Many doctoral candidates may be afraid of their “competition” in the program, but there’s nothing to worry about when you focus on your goals and what you need to get done. I have a few tips on how to gain that extra leg up either in your program or entire university, but it will take more determination and drive on your end to follow through with the actions.




Be proactive. As I just mentioned, listening to pieces of advice throughout your dissertation writing journey will only get you as far as you let it. You will need to be proactive and purposeful in your attitude before anything can be put to action. I received this idea from step ten of this article.

Network efficiently. Throughout undergraduate school, you probably heard the importance of networking. This idea doesn’t change for graduate school. Depending on where you decide to attend graduate school, you may or may not know many faces. For those of you who attended undergraduate school at the same university where you are now going through graduate school, you probably have done plenty of networking; however, don’t let that stop you from continuing to meet new people. The more people you know, the better chance you have of creating new circles, which can only help you in the long run. If you attend a different school at the graduate level, however, you can never network too early.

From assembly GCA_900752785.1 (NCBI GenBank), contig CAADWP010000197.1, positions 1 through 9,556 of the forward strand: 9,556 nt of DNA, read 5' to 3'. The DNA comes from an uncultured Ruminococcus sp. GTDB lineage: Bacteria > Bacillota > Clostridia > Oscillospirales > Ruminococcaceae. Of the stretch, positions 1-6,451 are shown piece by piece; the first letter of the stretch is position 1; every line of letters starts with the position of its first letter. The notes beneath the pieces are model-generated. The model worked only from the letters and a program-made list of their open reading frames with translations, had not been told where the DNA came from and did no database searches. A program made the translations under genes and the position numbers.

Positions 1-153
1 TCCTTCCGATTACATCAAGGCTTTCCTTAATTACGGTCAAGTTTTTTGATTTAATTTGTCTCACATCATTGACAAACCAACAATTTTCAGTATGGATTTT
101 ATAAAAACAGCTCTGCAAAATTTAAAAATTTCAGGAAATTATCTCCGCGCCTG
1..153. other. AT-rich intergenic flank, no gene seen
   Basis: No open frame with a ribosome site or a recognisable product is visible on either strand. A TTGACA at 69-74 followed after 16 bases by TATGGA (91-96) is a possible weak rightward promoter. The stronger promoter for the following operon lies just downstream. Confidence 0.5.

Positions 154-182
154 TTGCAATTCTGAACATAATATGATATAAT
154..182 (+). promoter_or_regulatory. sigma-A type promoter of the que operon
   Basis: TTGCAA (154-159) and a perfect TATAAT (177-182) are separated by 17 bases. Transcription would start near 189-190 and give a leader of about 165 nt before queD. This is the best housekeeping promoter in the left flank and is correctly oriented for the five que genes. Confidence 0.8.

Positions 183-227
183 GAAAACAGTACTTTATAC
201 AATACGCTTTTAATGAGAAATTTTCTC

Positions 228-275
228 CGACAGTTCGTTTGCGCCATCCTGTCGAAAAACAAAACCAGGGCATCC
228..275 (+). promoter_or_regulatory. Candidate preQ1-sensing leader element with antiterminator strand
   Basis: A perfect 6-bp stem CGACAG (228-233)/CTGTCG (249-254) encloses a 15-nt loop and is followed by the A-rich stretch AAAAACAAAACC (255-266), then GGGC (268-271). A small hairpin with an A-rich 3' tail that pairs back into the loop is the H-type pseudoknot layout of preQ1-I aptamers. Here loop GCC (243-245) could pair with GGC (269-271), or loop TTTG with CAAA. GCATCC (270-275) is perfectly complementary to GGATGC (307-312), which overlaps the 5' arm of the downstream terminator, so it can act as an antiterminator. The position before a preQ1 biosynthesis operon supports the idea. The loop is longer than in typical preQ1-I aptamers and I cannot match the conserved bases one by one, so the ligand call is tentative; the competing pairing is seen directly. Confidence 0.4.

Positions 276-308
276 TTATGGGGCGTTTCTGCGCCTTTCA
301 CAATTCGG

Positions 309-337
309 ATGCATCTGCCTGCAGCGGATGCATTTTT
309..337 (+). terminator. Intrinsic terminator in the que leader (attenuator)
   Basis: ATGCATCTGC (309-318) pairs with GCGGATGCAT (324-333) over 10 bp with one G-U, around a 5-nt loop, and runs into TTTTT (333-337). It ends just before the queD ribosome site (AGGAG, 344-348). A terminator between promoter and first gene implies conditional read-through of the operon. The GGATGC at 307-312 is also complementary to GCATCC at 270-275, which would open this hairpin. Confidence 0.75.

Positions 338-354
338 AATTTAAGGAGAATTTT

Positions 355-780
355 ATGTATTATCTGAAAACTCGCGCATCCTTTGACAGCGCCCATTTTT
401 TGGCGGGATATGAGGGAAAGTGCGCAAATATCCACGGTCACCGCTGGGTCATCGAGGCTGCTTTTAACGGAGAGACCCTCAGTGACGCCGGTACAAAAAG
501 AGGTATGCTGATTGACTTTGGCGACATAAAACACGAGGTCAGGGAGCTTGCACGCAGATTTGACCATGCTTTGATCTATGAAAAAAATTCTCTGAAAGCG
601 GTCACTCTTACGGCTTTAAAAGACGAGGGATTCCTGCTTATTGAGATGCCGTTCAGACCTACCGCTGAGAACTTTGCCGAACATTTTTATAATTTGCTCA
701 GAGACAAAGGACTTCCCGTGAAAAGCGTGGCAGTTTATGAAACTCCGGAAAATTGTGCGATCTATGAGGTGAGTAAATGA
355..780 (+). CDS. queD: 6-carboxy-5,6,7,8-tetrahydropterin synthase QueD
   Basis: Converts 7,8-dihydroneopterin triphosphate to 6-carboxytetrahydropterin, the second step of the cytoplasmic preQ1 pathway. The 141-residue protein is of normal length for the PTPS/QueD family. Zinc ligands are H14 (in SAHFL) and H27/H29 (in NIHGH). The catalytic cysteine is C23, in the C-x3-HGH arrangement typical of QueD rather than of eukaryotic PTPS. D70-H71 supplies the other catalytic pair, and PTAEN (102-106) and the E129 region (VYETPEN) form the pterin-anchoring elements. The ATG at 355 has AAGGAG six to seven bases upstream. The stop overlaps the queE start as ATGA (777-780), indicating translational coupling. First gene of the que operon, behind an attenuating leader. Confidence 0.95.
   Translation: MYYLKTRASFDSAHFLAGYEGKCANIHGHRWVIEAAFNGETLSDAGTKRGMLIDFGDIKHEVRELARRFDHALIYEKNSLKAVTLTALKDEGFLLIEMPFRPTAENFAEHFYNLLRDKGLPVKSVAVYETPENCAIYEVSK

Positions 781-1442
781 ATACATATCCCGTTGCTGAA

These tips and more are located on our PhDStudent website under our “Succeeding in Grad School” section.

2 comments

  1. Eileen Flaig

    How can TAs stand out? It seems like RAs get to know the professors much better? I never interact with them outside of class (I am still masters level). Is it better to push to be an RA rather than a TA?

  2. You should only push to be an RA if you plan to have a research focused career or an interest in research experience, although these days even teaching schools often require their faculty to do research so the experience is always good.

    You can stand out as a TA, by communicating effectively with your departmental faculty or mentor (don’t over do it and seem annoying or needy). Listen to feedback from your colleagues and the students and adapt your teaching appropriately. We always have room to do things better. Also, you might want to meet with faculty who are well experienced in teaching and ask for their tips on teaching, graduate school, etc. This will not only expand your teaching knowledge, but get you valuable face to face time.

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